The new year

I posted a different version of this post on instagram this morning with a non-sunrise picture of the beach. You can see a bird if you really look.

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I was going to do it a couple of days ago, before the end of 2017, but I’m not good on this type of deadline and ran out of time to think everything through and write it down. Actually, I do that a lot because I always overthink things, start to write it all down and never finish it. But now I have actually finished it so I can check this one off the list.

2017.

I moved to a different suburb after almost 12 years living in the Derwent Valley. This was a huge change, but one I have no regrets about at all.

We got two new chickens and my favourite chicken, Isabelle, died.

I discovered that loss in one area can lead to positive things somewhere else in my life.

I had to let go of something I enjoyed doing very much (I wrote about this all the way back in May), which made me cry, but after thinking it all through I realised it has started to open up new opportunities to explore what I really want to do and to learn more about myself.

I have found new ways of looking at the world, discovered beauty in unexpected places and have started to sing with a group that has just started up. (It’s true. It’s on YouTube.)

I have gotten to know some passionate, inspirational people who make beautiful art.

I left a job of 12 years, which was scary, but which I needed to do because I was feeling stuck and uninspired where I was. I’m still slightly terrified and bewildered about the new job, but it’s all good.

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I am grateful for everything that happened in 2017 and the experiences I had because I have learned and grown so much.

I’m grateful for the support from my little online community, whether I originally knew you IRL, or if I only know you online, or whether you’re an online friend who has become a real-life friend. Thank you all for being there. I said at the start of the year I was going to try to be okay with how I was feeling, to not squash my feelings, and to accept that not being okay is okay. I think I’ve made progress there.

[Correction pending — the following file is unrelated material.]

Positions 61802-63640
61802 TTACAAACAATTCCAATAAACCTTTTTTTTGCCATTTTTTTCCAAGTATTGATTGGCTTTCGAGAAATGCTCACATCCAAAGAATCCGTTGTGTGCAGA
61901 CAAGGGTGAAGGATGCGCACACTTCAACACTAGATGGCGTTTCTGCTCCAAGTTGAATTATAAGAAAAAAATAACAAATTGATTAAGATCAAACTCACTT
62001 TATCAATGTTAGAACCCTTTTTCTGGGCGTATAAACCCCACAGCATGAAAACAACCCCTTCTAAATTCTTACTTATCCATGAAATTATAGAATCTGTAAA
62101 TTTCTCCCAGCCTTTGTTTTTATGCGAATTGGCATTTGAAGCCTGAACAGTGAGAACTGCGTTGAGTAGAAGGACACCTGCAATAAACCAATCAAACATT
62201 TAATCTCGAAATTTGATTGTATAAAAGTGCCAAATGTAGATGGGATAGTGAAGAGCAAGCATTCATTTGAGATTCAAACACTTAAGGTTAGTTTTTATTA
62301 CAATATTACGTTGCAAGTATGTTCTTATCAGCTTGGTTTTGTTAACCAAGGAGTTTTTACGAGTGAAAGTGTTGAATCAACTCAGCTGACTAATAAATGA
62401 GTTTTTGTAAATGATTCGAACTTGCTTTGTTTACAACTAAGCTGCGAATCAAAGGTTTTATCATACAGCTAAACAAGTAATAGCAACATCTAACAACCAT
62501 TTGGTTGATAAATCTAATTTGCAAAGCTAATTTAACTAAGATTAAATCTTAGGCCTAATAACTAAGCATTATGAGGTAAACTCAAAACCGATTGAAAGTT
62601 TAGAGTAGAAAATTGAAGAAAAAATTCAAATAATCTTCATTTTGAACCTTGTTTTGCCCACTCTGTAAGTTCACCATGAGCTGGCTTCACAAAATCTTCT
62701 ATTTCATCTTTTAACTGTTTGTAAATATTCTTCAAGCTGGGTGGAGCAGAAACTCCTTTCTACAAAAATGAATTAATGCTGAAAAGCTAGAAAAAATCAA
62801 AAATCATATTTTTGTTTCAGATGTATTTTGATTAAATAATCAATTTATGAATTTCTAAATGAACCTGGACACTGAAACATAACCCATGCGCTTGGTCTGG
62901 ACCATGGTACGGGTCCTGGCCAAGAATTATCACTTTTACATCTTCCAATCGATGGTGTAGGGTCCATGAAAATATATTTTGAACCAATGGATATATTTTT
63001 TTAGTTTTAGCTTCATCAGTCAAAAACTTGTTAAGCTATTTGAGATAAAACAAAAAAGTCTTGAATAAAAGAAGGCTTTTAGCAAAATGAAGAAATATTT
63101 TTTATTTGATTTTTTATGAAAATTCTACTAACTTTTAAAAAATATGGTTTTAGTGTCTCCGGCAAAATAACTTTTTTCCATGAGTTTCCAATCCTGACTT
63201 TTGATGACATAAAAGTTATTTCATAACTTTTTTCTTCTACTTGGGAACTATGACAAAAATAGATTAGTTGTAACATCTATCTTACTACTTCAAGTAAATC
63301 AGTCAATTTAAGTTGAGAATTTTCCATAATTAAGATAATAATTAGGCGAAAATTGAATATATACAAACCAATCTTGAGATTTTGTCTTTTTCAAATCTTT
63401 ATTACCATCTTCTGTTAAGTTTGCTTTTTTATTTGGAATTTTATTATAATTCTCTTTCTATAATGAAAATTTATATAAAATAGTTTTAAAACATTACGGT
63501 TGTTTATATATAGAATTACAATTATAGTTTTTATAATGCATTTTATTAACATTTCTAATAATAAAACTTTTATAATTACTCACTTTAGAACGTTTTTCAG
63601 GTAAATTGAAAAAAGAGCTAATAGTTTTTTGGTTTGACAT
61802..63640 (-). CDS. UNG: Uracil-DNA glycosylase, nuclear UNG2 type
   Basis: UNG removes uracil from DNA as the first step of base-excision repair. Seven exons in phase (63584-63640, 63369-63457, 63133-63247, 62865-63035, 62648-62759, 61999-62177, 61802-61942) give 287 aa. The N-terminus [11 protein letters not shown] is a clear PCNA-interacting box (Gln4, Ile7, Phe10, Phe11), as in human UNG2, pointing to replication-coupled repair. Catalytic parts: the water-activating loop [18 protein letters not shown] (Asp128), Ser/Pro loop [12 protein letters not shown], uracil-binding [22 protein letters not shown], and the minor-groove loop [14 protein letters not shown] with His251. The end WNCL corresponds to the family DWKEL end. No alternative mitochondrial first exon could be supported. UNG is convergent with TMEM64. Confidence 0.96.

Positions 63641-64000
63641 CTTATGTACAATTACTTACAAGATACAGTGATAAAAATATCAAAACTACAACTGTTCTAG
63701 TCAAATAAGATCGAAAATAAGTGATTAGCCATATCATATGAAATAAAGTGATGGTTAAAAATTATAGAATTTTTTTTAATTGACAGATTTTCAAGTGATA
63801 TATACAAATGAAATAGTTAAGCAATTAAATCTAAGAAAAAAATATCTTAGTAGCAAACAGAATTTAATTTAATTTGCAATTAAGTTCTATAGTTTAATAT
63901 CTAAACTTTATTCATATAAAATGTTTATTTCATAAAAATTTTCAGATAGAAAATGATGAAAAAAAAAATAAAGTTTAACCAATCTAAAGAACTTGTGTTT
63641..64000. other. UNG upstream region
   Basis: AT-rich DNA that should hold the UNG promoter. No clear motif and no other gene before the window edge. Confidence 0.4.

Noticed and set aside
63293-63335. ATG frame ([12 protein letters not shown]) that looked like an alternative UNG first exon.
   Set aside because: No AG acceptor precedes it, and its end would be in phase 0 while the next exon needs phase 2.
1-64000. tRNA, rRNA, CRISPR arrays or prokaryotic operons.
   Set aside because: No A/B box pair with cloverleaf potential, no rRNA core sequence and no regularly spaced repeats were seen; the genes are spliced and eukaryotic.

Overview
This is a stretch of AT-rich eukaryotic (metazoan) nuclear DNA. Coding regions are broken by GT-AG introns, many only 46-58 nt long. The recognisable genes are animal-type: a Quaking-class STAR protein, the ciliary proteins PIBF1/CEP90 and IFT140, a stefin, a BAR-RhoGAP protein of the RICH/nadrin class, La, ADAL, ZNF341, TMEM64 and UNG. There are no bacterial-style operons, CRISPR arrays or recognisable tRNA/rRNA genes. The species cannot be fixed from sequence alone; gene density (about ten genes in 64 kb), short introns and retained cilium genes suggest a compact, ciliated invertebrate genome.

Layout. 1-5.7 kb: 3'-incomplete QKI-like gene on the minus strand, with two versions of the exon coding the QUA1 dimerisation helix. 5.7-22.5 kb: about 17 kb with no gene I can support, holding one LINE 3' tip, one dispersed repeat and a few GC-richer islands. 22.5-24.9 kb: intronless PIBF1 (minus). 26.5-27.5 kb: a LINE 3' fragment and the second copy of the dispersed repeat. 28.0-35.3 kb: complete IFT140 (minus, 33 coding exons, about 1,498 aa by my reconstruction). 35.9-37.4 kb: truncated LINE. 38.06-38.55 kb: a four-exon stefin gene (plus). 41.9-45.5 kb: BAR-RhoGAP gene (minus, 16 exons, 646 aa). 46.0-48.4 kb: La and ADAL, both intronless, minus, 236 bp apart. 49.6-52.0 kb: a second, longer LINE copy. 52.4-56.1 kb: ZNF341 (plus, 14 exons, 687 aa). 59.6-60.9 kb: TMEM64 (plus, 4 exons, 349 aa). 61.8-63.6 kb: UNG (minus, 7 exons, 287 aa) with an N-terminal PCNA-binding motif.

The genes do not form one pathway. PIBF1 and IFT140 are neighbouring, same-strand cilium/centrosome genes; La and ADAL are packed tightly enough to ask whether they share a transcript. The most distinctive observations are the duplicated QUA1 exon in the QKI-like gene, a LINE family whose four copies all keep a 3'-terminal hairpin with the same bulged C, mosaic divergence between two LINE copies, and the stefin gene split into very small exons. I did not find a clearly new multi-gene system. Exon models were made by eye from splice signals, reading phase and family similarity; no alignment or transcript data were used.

Thank you for the lessons, experiences and new perspectives, 2017, and welcome 2018.

I know I say this every January, but I do want to write on the blog more regularly. I think the black & white photo challenge will help with that. I’m posting most of those photos on instagram, and when I get enough I repost them all here. I also made a separate page (here) where I’m putting my favourite black & whites so they’re all in one place.

 

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Not actually B&W but I like to break the rules. They’re my rules and I can break them if I want to.

 

I didn’t find using the blog as accountability for my health habits was working particularly well because it kind of relies on people calling me out if I don’t stick to what I said I was going to do. And it wasn’t very interesting reading. So I think I’ll consign that to the bin for now.

I’m not sure if I want the blog to focus more on photos or more on writing, or if it’s capable of being about both, so my intention is to post at least three times a week with one or the other or both and see what happens. It might become obvious over time, or I might have to make a decision, but for now, I’m just going with the flow.

I’m excited about 2018 and the possibilities for me to have new adventures in my everyday life. I want to focus on learning something new and finding something to be grateful for every day, making more photos, writing more, staying active and seeking out and appreciating the beauty that is around me. I also want to become clearer on what I really want to do and to let go of things I don’t want to do but am doing because I think I should want to do them or that I wished I wanted to do. (Gretchen Rubin puts it like this: “you can choose what you do, but you can’t choose what you like to do”.)

Happy New Year and may the coming year be good to you and your loved ones.

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I’m back!

Not that I’ve been anywhere. I’ve been lurking, and feeling a bit like my progress in the #steppingonthecracks project has come to a screaming halt.

If you haven’t been following my project, it’s a series of challenges where I try out a new habit, technique or idea for 30 days to see how it works out. The idea is to put some of the things I’ve been reading about and learning into practise instead of filing them away under “interesting idea, should try this one day”.